Cycle Lanes in the UK: A Study on Their Overall Effectiveness

It can be said that more and more roads in the UK are being built with cycle lanes in mind, as cycling is increasingly being seen as a healthier (and more environmentally-friendly) alternative to driving a vehicle. But when it comes right down to the gist of things, how effective are they, and what can be done to make these cycle lanes more effective in the long term?

Driver behaviour has as much to do with the effectiveness of cycle paths as the way they are made

Driver behaviour has as much to do with the effectiveness of cycle paths as the way they are made

According to research done by Edinburgh Napier University’s Transport Institute and RPS Group, an environment consultant in England, the total effectiveness of cycle lanes depends on several factors, and not just on how they are made and designed.

Cycle lane effectiveness: what studies have shown

In the study done by the university and RPS, the authors made use of bicycles which were equipped with special cameras in order to record overtakes in different road circumstances and situations in the city of Edinburgh. The study featured three notable cycle lane situations: an uncoloured cycle lane vs. a no-cycle lane, a coloured cycle lane vs. an uncoloured one, and a coloured cycle lane vs. a no-cycle one.

1. The research on the first situation featuring an uncoloured cycle lane vs. a no-cycle lane showed that the distance for overtaking by all types of vehicles was greater than when there was a cycle lane. However, overtaking still occurred when a car or other vehicle was shown to come from an opposite direction.

2. In the second situation, research showed that there was a difference in overtaking for cars and other vehicles which passed the cyclists on a coloured lane, regardless of whether the vehicle was oncoming or not.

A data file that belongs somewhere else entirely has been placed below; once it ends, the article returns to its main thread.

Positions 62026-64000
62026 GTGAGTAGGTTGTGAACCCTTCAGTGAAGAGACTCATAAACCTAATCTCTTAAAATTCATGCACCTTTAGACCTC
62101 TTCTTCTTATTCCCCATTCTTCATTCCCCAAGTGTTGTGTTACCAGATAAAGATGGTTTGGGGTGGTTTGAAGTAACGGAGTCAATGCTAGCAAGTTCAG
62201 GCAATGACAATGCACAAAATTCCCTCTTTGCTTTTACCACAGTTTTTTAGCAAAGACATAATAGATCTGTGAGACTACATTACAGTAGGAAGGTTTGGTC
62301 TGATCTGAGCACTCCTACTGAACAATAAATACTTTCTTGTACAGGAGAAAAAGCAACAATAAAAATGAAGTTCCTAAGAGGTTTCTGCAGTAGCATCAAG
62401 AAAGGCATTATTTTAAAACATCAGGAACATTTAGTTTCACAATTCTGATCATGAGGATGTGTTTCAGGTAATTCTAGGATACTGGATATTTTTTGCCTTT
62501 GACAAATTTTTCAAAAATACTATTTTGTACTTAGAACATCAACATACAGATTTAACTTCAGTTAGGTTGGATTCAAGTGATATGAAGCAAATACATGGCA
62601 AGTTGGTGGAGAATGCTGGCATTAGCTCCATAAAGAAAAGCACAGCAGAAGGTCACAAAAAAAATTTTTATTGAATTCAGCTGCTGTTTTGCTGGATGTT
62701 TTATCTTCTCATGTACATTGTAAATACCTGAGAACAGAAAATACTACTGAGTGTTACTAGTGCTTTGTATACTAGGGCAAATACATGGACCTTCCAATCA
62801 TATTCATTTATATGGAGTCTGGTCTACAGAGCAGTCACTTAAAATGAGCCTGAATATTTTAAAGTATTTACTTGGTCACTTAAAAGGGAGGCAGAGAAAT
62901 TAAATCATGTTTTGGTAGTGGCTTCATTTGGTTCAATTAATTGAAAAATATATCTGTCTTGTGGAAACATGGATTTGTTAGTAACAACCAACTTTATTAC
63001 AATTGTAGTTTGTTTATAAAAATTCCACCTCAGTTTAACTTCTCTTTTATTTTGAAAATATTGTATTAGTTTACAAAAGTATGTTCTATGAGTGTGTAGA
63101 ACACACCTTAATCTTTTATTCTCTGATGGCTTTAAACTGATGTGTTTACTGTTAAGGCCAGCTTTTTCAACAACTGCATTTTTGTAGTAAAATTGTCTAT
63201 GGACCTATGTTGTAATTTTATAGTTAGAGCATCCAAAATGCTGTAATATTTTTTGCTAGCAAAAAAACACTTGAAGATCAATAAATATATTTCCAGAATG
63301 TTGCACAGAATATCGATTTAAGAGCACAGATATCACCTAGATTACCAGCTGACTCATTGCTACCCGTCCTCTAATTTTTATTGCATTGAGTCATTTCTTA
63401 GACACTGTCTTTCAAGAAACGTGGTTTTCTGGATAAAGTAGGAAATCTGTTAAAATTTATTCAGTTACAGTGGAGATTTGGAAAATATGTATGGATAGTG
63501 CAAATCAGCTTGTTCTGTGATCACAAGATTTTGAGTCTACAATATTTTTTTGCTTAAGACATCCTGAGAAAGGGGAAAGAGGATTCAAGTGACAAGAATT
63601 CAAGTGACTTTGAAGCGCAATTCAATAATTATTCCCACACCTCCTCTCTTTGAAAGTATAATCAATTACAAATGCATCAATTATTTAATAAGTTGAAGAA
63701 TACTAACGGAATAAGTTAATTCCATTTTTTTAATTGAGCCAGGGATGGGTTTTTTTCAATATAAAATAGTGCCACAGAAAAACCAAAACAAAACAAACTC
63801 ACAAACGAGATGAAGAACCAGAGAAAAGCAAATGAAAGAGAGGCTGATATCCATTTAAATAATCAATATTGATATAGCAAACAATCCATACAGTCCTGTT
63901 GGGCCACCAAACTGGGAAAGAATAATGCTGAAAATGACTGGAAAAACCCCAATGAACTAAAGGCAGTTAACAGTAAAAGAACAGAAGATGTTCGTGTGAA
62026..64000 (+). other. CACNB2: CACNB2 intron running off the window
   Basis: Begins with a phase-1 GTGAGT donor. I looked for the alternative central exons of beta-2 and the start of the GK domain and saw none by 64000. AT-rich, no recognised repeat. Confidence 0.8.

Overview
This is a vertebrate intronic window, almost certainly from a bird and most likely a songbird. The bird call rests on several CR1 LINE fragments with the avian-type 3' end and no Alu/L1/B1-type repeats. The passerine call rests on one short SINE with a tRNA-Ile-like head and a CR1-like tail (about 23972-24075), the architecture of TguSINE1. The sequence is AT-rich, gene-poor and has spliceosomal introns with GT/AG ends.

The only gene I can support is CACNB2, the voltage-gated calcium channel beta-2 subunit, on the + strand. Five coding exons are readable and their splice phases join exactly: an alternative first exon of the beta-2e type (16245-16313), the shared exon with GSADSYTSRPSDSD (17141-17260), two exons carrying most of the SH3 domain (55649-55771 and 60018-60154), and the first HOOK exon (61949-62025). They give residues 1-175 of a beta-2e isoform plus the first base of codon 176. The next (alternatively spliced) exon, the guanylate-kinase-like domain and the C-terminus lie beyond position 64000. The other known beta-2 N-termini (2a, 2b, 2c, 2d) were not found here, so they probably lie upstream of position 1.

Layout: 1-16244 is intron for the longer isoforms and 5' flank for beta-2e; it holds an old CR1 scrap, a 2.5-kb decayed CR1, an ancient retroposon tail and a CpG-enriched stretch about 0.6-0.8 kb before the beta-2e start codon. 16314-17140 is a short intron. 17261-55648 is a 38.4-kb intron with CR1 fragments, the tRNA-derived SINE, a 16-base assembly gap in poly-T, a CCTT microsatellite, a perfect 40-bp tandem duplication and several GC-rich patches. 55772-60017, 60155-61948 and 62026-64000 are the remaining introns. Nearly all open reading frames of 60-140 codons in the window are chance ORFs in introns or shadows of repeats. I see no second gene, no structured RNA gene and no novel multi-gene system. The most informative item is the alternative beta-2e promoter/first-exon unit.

3. In the third situation, it was found that if there was no cycle lane, drivers of vehicles on a no-cycle lane gave the cyclists only a little bit more room than if they were on a coloured cycle lane.

In the end, the study’s general conclusion is that the effectiveness of cycle lanes can be constituted of three major variables: the width of the road, the presence and vicinity of other parked cars, and the presence of vehicles coming from the opposite direction. In general, it can be said that wider roads give cyclists wider berths from drivers. In addition, with parked cars, it was found that the road’s width was reduced, so drivers had less room to move in order to overtake cyclists.

The speed of both the cyclist and the driver also affected the chances of overtaking. It was shown that drivers who drove faster usually gave the cyclist more space as they overtook them, whilst faster cyclists also increased the overtaking distance.

In conclusion

It can be said, in conclusion, that the width of the road, oncoming traffic, and parking have a more significant impact on cyclists than the addition of a special cycling lane.  In essence, cities should focus and be more aware of existing traffic and road widening projects or solutions in order to enhance the effectiveness of their cycle lanes.

 

 

Image attributed to Sura Nualpradid/FreeDigitalPhotos.net

Posted on 15 Jun 2015 in News

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